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Dusky Flycatcher

Empidonax oberholseri

Length: 5.75 inches Wingspan: 8.5 inches Seasonality: Summer / Migrant
ID Keys: White eye-ring, 2 wing-bars, grayish upperparts with a tinge of green,  Difficult to differentiate with Gray and Hammond's Flycatchers.

Dusky Flycatcher - Empidonax oberholseriThe Dusky Flycatcher is one of three confusing and similar Empidonax flycatchers found in the western part of the continent, with the other two being the Gray and Hammond's Flycatchers.  The three species are often differentiated from each other by habitat, as each prefers different elevation zones.  The Dusky Flycatcher is the "middle" species, found at middle elevations in mountains throughout western North America, with a preference for shrubby habitats or woodland edges.


The preferred summer breeding habitat is a mix of trees and shrubs, and can include open forest with a shrubby understory, mountain chaparral, or brushy slopes with just a few scattered trees.  In winter, can be found in riparian areas in Mexico.


Feeds almost exclusively on insects.


Forages in typical flycatcher fashion, observing from a perch and flying out to catch passing insects.  They will also sometimes hover to glean insects from foliages or twigs.


 June and July. The nest of a Dusky Flycatcher is built in the fork of a small tree or in a shrub, sometimes within 2 or 3 feet of the ground, but most typically from 5 to 15 feet up.  The nest itself is a small cup built primarily of grasses, with a lining of finer grasses, down, animal hair, and/or moss. The female lays between 2 and 5 eggs, and she alone incubates them. Incubation is about 2 weeks, with the young fledging from the nest about 12-15 days after hatching.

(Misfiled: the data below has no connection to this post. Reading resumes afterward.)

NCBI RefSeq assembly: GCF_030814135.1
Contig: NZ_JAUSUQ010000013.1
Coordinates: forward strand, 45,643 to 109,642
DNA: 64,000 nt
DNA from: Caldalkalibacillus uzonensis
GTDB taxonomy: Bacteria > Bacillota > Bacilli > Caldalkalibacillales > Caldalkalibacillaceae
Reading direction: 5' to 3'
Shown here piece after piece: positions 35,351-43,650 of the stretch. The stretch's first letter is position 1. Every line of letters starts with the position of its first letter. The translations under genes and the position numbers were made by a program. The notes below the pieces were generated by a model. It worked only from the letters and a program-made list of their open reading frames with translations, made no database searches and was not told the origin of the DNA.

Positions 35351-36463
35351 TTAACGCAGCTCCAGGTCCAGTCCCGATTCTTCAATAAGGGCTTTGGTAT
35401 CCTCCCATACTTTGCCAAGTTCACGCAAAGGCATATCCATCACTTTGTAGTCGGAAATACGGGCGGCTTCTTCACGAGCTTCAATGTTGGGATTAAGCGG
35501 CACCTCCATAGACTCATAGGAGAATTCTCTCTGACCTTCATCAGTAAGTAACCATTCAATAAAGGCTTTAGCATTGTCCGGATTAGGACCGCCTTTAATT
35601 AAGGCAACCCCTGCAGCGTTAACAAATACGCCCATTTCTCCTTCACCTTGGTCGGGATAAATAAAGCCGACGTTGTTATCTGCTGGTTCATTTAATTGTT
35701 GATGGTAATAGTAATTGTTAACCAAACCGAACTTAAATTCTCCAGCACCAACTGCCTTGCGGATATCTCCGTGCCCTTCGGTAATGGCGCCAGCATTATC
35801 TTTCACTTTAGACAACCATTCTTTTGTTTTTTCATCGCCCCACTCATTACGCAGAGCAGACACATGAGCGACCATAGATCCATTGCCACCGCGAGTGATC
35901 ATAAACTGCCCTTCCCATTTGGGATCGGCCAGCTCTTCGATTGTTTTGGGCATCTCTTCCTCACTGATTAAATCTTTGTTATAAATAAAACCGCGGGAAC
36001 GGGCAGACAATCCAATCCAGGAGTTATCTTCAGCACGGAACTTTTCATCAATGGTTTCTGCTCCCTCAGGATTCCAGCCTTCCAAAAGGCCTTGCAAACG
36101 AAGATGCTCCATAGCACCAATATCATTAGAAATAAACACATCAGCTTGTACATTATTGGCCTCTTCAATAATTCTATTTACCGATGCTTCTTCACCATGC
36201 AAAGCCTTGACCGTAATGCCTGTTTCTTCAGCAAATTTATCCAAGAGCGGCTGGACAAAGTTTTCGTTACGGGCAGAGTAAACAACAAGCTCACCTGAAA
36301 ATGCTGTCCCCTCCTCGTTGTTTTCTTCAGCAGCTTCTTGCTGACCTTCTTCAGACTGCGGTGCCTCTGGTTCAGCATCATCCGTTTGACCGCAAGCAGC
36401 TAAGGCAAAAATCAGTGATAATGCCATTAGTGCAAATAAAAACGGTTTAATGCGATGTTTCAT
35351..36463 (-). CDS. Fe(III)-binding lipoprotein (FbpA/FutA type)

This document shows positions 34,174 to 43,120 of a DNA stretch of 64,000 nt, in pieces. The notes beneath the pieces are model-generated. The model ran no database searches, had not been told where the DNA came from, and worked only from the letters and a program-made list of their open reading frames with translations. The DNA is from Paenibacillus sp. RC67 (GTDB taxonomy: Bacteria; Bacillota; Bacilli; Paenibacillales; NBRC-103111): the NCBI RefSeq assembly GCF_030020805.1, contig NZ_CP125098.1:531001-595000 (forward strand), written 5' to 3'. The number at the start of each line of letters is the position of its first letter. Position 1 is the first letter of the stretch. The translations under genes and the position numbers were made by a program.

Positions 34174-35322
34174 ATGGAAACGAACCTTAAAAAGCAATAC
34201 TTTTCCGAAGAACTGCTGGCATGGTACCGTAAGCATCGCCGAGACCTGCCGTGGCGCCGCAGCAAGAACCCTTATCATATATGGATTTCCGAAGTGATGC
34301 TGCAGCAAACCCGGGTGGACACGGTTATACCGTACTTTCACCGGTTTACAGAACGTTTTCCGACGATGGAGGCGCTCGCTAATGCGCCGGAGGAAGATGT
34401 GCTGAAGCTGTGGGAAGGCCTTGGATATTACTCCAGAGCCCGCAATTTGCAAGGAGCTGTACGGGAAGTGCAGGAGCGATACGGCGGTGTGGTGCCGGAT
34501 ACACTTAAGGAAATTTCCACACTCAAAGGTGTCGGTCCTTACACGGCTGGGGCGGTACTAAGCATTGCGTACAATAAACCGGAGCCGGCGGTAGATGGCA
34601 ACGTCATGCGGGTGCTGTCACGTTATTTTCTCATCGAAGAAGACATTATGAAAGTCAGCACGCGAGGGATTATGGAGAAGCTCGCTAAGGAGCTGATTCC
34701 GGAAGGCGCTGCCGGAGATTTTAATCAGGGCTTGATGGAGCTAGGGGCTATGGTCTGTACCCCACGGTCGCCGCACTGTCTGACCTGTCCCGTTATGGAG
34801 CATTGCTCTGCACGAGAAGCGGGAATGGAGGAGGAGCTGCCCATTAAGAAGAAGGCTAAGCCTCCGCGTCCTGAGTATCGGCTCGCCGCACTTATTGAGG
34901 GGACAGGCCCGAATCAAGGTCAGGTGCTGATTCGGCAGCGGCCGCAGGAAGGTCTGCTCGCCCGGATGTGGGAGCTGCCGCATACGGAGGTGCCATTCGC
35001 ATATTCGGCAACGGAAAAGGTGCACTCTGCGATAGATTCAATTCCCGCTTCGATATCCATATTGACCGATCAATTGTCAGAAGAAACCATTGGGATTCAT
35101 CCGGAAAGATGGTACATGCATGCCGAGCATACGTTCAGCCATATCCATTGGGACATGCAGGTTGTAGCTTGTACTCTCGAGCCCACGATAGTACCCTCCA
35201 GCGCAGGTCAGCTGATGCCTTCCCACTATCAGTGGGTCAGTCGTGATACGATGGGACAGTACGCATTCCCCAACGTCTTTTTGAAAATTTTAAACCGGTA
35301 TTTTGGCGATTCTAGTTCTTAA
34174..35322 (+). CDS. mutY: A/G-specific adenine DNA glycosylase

Variable songs of chirp, greeep, or pweet. 

1Click here to hear the song of a Dusky Flycatcher

2Click here to hear the call of a Dusky Flycatcher


Summers at middle elevations in the mountains of the western United States and western Canada.  Winters in Mexico

Interactive eBird Map:

Click here to access an interactive eBird map of Dusky Flycatcher sightings

Similar Species:

One of the Empidonax flycatchers, and thus...damned hard to differentiate from other Empidonax Flycatchers! Those most likely to be confused with Dusky Flycatcher include the following. Take the notes below with a bit of caution, as it can be extremely difficult to identify these species based on looks alone. Habitat and voice are often better ways to differentiate the species.

Conservation Status:

Numbers are generally stable, but may be declining in some locations. However, they are still found across a relatively broad geographic area, and are common in parts of their range. The IUCN considers the Dusky Flycatcher to be a species of "Least Concern".

Further Information:

1) USGS Patuxent Bird Identification InfoCenter, Dusky Flycatcher

2) WhatBird - Dusky Flycatcher

3) Audubon Guide - Dusky Flycatcher

Photo Information:

June 15th, 2018 - Mesa Verde National Park, Colorado - Terry Sohl

Audio File Credits:

1Ed Pandolfino. Recorded in El Dorado County, California on July 9th, 2018. Original recording and information from xeno-canto.

2Frank Lambert. Recorded in Los Angeles County, California on May 7th, 2015. Original recording and information from xeno-canto.


Click on the map below for a higher-resolution view
Dusky Flycatcher - Range Map
South Dakota Status: Common summer resident in the Black Hills

Additional Dusky Flycatcher Photos

Dusky Flycatcher - Empidonax oberholseriDusky Flycatcher 2 - Empidonax oberholseriDusky Flycatcher 3 - Empidonax oberholseriDusky Flycatcher 4 - Empidonax oberholseriDusky Flycatcher 5 - Empidonax oberholseriDusky Flycatcher 6 - Empidonax oberholseriDusky Flycatcher 7 - Empidonax oberholseriDusky Flycatcher 8 - Empidonax oberholseri